What they didn’t tell me about hiring my first employee

We’ve asked Samuel Ryde, brand director and salon manager at London’s Ena Salon, to share some advice about building a dynamic team.

By Isabella Hastings on 30/04/2019

Ena Salon speaks with iwoca about hiring employees
Photo by Ena Salon

Your business is growing and needs a team who can grow with it. You’ve googled your way through every question you can think of, and now you’re ready to hire your first employee, right? Before you do, we’ve asked Samuel Ryde with Ena Salon Hair and Beauty to share the tips that you’d be hard-pressed to find in a typical listicle guide to scaling up your business.

You might get it wrong, and that’s okay

The world is a big place, filled with talented individuals. Finding the right one to help you grow your business is a daunting project.

“It is really hard to employ the right people,” says Ryde. “Sometimes you get lucky, and sometimes you get unlucky.”

As frustrating as that may sound, hiring is about putting your faith in someone else, and that can be a challenge. Sometimes the person you think is ‘right’ for the job, is actually poorly suited to it. Similarly, you may find someone who will excel in the role even though they have qualities completely different from what you’re looking for. An open-minded approach to hiring can pay off in the long-run.

“You’re never going to have all of the information you need to make the right decisions,” says Ryde. “There are a lot of things to consider, so you just have to be willing to take risks on people.”

Not the advice you were hoping for? Don’t worry. We’ve noted down a few handy tricks, courtesy of Ryde, to steer you in what we believe is the the right direction when coming to these hiring decisions.

Look for a fantastic employee, not necessarily a fan

You’ve worked hard to create your business, so don’t be surprised if people notice and want to join your team.

“People come to us and are like ‘I want to come and work for you, I want to give up my life,'” says Ryde. “They hear about our reputation, and they think they want to do what we do. I tend to find with (those sorts of ) hair-dressers, they want to create this persona of a person who is obsessed about hair.”

There’s a fine line between obsession and passion, and it’s an important one to note. Obsession consumes people, it doesn’t allow for sustainable growth, and it lacks a thoughtful perspective. Passion, on the other hand, demonstrates an interest in learning, innovating, and connecting with like-minded individuals. Look for passion, but question obsession.

“The people who work here want the opportunity to better themselves, to push themselves, and become the best that they can be,” says Ryde. “So, when I employ people, I look for that energy. I look for those that are really stuck and need somewhere they can grow. It’s hard work, and not everyone wants it even if they think they do.”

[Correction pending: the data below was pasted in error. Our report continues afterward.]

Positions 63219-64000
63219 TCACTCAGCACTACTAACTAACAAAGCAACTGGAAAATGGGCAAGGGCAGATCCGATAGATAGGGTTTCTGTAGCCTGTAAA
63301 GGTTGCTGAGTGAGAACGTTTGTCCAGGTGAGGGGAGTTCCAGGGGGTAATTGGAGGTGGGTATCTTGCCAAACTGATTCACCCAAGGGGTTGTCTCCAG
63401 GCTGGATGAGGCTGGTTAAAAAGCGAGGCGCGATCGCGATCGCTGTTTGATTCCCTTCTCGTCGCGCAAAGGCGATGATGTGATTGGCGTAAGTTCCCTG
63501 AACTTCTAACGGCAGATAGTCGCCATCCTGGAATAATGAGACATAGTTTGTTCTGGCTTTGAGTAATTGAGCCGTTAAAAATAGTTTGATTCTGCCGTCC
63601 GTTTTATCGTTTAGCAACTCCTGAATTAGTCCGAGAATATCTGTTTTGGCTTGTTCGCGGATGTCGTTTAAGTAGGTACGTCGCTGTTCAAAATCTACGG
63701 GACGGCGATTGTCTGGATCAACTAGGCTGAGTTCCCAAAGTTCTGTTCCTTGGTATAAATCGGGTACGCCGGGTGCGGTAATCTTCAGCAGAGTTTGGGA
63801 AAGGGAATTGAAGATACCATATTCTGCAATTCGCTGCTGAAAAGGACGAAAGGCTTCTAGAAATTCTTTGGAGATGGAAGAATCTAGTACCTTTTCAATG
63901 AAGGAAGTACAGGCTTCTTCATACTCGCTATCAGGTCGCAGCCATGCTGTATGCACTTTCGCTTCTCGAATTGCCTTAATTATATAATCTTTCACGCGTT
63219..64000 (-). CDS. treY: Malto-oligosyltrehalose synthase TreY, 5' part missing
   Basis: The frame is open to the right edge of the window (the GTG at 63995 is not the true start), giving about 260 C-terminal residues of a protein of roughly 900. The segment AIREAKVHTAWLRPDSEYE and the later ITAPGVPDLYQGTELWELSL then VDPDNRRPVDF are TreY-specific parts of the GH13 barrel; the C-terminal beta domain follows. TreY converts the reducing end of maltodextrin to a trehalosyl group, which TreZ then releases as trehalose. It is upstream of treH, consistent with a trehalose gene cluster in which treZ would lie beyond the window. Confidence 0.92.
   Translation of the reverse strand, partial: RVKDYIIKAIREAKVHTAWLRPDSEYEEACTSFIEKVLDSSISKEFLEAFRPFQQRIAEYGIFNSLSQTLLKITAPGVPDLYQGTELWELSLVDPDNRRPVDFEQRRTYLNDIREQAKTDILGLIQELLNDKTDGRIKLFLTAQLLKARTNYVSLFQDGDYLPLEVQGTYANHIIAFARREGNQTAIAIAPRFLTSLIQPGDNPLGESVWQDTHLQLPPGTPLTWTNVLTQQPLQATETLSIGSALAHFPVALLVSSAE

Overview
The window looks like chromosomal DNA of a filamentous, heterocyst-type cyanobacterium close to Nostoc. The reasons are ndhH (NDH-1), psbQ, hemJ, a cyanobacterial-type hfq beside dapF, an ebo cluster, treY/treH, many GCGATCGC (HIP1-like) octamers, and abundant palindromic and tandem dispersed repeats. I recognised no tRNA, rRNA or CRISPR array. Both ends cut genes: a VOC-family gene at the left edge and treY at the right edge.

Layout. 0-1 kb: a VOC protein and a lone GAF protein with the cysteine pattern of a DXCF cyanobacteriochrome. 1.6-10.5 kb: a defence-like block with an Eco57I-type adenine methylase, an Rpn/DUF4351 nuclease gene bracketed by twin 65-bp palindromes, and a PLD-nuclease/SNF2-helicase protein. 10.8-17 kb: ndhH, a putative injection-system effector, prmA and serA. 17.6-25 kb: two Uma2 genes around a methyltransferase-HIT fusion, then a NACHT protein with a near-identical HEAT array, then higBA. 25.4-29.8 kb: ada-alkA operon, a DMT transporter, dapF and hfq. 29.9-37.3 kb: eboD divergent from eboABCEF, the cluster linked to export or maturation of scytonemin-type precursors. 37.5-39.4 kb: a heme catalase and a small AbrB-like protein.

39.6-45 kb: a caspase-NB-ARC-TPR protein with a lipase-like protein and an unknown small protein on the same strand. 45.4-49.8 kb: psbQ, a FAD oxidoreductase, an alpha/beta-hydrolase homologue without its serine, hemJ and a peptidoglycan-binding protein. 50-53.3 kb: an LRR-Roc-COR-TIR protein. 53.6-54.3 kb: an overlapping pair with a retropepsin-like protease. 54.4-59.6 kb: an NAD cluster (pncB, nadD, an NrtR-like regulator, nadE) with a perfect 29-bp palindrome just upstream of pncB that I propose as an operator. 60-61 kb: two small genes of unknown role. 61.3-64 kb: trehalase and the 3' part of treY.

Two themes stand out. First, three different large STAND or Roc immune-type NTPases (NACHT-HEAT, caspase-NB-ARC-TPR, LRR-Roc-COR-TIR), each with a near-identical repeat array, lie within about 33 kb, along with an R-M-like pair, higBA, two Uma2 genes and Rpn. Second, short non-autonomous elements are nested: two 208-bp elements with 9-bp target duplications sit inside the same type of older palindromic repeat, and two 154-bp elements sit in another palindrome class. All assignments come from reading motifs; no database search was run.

But, how do you differentiate between those who think they want the job and those who will succeed in the role?

Honesty is the best policy

Yes, you need to sell your company to potential employees, but glossing over your expectations isn’t the way to go.

“My technique is to scare people off,” says Ryde. “If you try to coax someone into the position it will be a nightmare. I’m very blunt with people in interviews, but if you’re not honest with them, then they aren’t getting the information they need to make the right decision for themselves. It is their decision too.”

You need an employee who will be a good fit for your company, but the employee needs a company who will be a good fit for their lifestyle. Be clear about what you’re looking for, and likewise ask candidates to explain what they’re looking for. You will know better than anyone if your company can meet those needs.

“We want someone who will stay with us for the long-term,” says Ryde. “It’s only fair that we’re honest with them about what’s expected. That usually gets rid of them. But when it doesn’t, we’re a really close team because of all of the sacrifices we make to be here. It builds an amazing bond.”

Ena-Salon-Detail-03-1140x799Photo by Ena Salon

Make sure you can trust your team

Up until now, you’ve made just about every decision for your business. Hiring someone new means relinquishing a bit of that power. It’ll take some of the pressure off you, but it also means any wrong turn will affect you and your business, and the team you’ve worked hard to build. Before you hire anyone, ask yourself if you’d be confident in their ability to make smart and responsible decisions.

“Ped and Johnny (the owners of Ena Salon) trust everyone who works here,” says Ryde. “I’m dedicated to making this the business I think it can be, and my bosses know that, which means I can make decisions if I think it’ll help build the business.”

What are your hopes for your business? How do you measure success? Creating clarity around company objectives can help foster a sense of purpose for new employees.

“You want people to be on your side,” says Ryde. “When I make a decision, people won’t question me because they know that we’re working towards the same goals. They trust me because we’re on this same path together.”

It’s tough finding the right person for your business, but once you do, it’ll pave the way for ongoing company growth and give you some peace of mind knowing that you’ve got a team to help you hurdle every obstacle.